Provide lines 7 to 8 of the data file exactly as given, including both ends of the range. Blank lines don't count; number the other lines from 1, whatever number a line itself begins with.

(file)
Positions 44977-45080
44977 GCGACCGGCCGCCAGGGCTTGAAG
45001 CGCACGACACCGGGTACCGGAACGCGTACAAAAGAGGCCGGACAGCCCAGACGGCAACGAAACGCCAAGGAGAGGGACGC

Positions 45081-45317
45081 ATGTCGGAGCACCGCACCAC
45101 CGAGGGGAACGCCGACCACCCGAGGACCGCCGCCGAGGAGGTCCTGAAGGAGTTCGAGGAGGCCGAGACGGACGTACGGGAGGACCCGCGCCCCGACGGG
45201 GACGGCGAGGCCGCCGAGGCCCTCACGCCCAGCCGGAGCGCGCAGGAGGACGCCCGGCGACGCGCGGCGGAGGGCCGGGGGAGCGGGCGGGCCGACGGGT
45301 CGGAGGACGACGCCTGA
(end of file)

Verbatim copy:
45201 GACGGCGAGGCCGCCGAGGCCCTCACGCCCAGCCGGAGCGCGCAGGAGGACGCCCGGCGACGCGCGGCGGAGGGCCGGGGGAGCGGGCGGGCCGACGGGT
45301 CGGAGGACGACGCCTGA